Broadcast: December 1, 2003
This is Robert Cohen with the VOA Special English Development Report.
December first is World AIDS Day. The message at events this year is “Live and Let Live.” The aim is to end unfair treatment of people with H-I-V and AIDS. Experts say such discrimination remains a barrier to prevention and care.
The United Nations reported last week that the spread of AIDS shows no signs of easing. It says an estimated forty-million people are living with the virus. These include two-and-a-half million children. Worldwide, the report says five-million people became infected with H-I-V and three-million died this year -- the most ever.
Doctor Peter Piot heads the United Nations AIDS program. He says AIDS is spreading fastest in Eastern Europe, especially Russia. The Caribbean continues to experience high levels of infection. And, he says there could be major increases in China, India and Indonesia.
One out of five adults in southern Africa is living with H-I-V or AIDS. Southern Africa remains the worst affected part of the world. But Doctor Piot says there is a sharp increase in parts of western Africa, such as in Burkina Faso, Cameroon and Nigeria.
Sex, infected blood and the sharing of injection needles can all spread the AIDS virus. AIDS was first discovered in the nineteen-eighties. Now, more women than men become infected with H-I-V. And Doctor Piot warns that the ability of countries to provide services has dropped as many health workers become infected.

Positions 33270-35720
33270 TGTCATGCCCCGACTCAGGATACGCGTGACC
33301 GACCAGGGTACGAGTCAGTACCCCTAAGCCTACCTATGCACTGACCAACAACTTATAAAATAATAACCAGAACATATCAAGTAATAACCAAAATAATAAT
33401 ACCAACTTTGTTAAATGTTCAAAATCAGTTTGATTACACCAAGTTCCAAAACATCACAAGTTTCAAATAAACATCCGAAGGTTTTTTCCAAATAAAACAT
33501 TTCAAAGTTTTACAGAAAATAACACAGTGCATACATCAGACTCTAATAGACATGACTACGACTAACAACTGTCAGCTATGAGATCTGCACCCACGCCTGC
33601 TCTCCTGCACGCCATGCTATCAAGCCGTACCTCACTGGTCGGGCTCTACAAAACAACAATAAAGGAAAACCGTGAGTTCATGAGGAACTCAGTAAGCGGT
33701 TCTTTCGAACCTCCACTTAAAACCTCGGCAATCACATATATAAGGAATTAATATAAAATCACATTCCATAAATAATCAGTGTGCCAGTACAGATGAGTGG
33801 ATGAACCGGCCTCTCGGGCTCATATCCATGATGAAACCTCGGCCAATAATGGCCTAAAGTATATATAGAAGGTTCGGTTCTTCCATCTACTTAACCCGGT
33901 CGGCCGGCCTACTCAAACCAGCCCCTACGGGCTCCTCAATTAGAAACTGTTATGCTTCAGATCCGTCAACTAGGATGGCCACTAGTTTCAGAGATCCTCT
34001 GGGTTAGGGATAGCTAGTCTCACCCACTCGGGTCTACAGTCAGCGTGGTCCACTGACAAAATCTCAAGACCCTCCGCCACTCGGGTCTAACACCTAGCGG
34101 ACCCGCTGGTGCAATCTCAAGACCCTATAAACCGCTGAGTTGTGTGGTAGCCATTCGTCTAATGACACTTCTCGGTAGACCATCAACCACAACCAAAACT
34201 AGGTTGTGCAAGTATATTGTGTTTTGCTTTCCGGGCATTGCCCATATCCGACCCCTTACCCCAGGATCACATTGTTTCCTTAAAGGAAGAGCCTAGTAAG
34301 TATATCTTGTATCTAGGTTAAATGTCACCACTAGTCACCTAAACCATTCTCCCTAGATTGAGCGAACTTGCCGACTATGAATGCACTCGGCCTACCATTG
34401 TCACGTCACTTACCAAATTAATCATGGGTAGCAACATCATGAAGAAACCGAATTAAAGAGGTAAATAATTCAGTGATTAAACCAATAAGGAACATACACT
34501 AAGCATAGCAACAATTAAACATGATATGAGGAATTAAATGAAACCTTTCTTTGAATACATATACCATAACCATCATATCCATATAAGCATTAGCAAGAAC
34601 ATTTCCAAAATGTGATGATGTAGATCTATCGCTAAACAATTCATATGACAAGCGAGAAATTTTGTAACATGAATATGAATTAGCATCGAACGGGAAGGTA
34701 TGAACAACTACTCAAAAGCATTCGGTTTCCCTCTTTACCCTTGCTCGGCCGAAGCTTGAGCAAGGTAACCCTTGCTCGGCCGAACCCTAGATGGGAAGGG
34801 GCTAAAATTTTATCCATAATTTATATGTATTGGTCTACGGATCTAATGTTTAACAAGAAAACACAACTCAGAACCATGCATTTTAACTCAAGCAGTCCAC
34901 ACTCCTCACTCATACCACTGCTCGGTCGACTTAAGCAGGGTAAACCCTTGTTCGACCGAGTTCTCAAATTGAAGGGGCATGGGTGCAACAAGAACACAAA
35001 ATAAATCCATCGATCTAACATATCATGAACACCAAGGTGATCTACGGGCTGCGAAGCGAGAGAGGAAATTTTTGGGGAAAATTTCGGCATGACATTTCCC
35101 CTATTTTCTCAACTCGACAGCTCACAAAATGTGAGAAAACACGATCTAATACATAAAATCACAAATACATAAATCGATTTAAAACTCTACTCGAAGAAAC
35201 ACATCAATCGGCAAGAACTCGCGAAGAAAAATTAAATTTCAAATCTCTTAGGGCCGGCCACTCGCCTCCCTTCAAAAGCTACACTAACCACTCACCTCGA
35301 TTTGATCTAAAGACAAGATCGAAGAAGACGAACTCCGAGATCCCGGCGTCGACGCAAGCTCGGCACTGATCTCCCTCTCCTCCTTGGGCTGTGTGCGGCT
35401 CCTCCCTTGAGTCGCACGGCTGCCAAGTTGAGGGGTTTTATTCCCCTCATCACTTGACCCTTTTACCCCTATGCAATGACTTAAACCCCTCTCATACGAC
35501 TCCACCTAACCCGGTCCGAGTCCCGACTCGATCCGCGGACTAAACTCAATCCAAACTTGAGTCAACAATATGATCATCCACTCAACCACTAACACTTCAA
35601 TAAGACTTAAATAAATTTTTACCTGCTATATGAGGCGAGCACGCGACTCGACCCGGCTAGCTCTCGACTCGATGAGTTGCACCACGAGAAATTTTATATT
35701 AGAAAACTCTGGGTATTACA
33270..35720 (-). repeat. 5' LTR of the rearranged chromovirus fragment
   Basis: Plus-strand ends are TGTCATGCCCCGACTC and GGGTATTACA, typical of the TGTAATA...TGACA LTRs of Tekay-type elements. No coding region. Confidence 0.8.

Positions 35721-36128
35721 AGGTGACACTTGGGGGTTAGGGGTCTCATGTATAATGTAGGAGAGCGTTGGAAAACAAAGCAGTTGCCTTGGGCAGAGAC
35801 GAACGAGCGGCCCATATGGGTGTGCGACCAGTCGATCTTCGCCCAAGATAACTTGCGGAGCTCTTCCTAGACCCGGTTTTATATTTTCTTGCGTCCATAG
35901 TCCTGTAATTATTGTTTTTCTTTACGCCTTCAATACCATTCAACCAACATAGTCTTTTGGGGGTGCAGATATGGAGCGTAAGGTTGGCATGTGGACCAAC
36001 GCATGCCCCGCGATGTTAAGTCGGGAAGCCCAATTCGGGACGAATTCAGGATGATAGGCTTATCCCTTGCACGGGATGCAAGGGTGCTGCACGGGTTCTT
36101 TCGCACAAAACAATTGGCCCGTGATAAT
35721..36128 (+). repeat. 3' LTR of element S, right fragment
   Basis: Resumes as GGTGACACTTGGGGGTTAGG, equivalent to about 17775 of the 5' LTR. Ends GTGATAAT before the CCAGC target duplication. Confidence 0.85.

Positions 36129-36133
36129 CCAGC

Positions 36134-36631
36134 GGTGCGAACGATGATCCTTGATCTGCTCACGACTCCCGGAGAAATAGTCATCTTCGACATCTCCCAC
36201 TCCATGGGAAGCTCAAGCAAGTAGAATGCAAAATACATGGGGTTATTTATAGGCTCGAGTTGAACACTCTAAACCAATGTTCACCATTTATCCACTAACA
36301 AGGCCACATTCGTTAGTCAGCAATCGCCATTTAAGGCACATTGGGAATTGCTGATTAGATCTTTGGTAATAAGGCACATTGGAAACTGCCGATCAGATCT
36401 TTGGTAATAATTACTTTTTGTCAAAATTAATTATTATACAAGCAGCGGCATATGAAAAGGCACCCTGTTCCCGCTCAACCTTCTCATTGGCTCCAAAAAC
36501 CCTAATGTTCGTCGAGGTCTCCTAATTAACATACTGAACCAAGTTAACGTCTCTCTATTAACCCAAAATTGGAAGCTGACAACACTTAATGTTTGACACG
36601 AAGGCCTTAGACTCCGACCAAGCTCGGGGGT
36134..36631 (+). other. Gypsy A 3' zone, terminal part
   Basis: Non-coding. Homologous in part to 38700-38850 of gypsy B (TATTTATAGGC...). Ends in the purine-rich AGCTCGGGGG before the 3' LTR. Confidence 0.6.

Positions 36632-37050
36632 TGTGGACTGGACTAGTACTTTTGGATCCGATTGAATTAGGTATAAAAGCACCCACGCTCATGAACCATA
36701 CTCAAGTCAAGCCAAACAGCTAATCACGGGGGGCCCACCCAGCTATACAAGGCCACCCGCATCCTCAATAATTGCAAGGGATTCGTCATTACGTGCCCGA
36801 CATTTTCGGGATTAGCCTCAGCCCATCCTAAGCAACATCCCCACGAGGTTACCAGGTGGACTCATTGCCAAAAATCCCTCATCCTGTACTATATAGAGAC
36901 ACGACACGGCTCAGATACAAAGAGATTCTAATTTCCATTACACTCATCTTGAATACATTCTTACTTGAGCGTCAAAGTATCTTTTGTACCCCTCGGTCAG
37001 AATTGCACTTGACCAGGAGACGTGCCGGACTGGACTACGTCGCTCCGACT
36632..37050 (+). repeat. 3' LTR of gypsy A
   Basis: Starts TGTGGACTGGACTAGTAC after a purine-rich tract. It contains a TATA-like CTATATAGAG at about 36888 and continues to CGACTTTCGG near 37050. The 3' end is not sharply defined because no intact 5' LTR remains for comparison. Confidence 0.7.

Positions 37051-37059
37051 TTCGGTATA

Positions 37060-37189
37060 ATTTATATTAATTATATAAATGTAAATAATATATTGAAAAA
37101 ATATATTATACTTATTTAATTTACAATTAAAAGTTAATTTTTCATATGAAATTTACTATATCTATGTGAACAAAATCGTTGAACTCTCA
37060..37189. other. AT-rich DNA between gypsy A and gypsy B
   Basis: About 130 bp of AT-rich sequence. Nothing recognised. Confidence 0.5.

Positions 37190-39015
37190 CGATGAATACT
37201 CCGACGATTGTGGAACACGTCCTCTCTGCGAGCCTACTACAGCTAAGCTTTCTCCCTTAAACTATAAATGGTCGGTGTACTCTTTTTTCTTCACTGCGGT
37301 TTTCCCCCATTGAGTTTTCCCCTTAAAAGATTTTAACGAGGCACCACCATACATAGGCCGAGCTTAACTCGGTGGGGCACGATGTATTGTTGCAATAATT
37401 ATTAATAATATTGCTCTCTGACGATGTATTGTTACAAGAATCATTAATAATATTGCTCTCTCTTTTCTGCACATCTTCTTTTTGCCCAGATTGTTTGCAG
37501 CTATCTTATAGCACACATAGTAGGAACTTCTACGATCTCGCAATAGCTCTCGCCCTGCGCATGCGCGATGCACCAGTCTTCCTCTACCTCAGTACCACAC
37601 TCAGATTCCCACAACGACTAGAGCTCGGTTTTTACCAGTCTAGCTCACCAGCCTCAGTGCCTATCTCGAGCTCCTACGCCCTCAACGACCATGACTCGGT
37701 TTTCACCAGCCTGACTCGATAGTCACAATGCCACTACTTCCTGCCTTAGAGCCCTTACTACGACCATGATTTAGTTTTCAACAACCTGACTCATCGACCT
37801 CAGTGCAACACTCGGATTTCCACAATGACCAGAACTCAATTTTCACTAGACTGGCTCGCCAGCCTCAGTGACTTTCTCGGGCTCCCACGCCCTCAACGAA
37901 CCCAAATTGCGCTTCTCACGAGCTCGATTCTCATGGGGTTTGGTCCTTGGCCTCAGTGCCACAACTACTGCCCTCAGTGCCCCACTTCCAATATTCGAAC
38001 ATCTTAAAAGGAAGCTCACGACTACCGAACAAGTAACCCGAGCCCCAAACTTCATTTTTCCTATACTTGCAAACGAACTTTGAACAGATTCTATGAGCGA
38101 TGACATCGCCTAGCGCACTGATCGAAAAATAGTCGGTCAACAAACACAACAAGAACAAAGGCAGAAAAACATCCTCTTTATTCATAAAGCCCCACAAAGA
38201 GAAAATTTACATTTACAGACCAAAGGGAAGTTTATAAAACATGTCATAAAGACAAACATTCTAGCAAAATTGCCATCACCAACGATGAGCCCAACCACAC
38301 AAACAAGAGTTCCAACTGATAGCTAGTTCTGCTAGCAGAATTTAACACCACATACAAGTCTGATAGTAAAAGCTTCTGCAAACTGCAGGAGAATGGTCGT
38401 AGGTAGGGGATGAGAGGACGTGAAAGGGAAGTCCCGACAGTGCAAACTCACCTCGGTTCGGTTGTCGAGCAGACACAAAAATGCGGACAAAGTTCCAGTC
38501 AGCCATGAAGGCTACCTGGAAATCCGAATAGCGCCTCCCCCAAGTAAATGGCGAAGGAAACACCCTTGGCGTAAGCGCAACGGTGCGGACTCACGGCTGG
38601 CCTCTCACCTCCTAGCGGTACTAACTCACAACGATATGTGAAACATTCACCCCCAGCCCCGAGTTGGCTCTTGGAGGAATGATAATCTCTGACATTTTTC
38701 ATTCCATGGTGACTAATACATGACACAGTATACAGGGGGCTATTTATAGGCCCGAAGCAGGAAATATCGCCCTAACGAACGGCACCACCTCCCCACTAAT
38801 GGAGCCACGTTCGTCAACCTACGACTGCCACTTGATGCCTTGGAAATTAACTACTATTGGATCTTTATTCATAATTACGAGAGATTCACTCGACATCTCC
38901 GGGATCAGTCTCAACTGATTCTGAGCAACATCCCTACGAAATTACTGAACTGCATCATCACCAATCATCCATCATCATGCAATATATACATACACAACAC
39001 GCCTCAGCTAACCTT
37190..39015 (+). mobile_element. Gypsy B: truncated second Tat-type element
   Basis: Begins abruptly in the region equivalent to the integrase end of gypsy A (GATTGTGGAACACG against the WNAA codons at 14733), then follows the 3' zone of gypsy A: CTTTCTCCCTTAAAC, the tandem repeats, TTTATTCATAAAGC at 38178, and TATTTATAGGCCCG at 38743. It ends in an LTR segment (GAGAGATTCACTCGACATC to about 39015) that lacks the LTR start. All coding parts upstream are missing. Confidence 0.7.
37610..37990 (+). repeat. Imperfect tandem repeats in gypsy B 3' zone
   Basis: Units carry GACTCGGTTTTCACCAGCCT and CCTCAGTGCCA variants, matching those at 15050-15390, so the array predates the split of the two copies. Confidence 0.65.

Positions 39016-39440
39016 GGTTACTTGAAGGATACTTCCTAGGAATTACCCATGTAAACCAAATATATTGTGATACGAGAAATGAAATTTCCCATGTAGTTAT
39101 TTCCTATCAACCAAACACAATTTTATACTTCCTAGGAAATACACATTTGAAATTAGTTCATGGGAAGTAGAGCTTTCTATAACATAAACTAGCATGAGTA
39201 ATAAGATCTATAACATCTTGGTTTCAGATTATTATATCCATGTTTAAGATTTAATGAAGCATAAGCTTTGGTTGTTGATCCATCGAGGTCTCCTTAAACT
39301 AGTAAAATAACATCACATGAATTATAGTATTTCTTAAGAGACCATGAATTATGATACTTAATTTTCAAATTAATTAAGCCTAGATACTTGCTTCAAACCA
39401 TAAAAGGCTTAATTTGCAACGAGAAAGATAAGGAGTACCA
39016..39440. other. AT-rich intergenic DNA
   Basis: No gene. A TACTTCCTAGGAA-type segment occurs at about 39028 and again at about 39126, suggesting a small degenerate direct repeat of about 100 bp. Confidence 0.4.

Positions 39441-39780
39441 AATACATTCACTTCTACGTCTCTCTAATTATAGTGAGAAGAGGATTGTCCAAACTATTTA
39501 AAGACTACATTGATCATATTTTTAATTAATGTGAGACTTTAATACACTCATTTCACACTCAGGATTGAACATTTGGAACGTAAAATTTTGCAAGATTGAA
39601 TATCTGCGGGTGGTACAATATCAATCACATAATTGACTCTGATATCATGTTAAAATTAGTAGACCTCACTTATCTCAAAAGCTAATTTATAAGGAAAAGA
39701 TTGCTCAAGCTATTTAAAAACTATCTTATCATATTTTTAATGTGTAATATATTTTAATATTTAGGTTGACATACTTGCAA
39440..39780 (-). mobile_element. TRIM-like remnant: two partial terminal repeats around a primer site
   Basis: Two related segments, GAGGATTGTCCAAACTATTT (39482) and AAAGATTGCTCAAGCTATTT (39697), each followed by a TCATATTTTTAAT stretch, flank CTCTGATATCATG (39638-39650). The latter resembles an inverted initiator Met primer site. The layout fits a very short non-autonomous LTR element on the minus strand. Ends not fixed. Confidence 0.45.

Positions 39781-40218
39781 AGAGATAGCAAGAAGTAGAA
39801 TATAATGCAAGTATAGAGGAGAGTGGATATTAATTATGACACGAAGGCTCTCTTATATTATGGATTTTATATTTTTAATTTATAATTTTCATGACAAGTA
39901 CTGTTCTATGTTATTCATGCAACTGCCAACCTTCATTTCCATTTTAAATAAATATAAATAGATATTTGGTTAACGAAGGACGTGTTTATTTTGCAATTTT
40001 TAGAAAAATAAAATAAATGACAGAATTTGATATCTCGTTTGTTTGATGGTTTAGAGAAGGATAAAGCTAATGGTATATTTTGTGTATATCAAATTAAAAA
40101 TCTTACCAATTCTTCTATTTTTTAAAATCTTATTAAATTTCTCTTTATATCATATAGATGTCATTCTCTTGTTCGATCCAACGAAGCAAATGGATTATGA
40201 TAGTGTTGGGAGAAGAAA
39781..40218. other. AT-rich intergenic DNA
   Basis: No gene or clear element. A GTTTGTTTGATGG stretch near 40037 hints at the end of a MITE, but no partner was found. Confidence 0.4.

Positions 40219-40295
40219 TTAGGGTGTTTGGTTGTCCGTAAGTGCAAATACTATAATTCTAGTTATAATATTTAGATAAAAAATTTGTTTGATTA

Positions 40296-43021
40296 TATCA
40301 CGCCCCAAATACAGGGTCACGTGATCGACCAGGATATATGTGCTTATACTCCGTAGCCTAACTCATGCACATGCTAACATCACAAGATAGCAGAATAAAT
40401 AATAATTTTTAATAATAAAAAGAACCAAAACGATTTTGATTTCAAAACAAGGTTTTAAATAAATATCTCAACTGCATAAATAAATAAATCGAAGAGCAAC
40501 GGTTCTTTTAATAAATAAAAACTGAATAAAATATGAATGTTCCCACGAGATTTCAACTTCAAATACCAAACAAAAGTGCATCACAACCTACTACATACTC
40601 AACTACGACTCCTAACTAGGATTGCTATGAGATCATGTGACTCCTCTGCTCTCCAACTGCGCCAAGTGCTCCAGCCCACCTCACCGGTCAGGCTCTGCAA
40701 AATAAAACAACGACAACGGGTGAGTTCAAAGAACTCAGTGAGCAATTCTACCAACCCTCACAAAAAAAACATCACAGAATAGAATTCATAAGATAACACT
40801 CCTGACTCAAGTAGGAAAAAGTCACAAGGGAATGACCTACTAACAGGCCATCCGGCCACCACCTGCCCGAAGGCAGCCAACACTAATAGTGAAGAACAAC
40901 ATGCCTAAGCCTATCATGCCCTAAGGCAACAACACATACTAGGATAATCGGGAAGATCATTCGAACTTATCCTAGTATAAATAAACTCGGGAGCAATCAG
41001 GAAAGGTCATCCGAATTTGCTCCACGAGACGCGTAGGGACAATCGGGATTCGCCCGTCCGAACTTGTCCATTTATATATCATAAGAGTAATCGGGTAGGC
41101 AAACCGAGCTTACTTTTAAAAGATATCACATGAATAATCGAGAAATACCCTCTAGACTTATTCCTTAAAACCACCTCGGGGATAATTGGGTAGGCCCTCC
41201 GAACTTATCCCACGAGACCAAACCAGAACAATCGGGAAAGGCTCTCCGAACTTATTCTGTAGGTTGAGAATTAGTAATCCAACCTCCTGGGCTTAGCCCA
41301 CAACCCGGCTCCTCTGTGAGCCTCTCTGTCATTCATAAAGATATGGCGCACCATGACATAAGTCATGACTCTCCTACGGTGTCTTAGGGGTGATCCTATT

The U-N says South Africa had more people with H-I-V at the end of last year than any other country. It had an estimated five-point-three million cases, around eleven percent of the population. Last month South Africa announced a plan to provide anti-retroviral medicines for free. These drugs restrain the spread of the virus.
South Africa says it hopes to have centers open in every health district within a year and in every local area within five years. The plan also includes money for public education and training for health care workers.
Until now, the government has said the drugs cost too much and could cause harm. However, the cost of three AIDS drugs taken as a combination will be cut by almost one-third. This will happen under an agreement negotiated by the Clinton Foundation. Former American President Bill Clinton says that if the South African program is successful, other nations could follow it.
This VOA Special English Development Report was written by Jill Moss. This is Robert Cohen.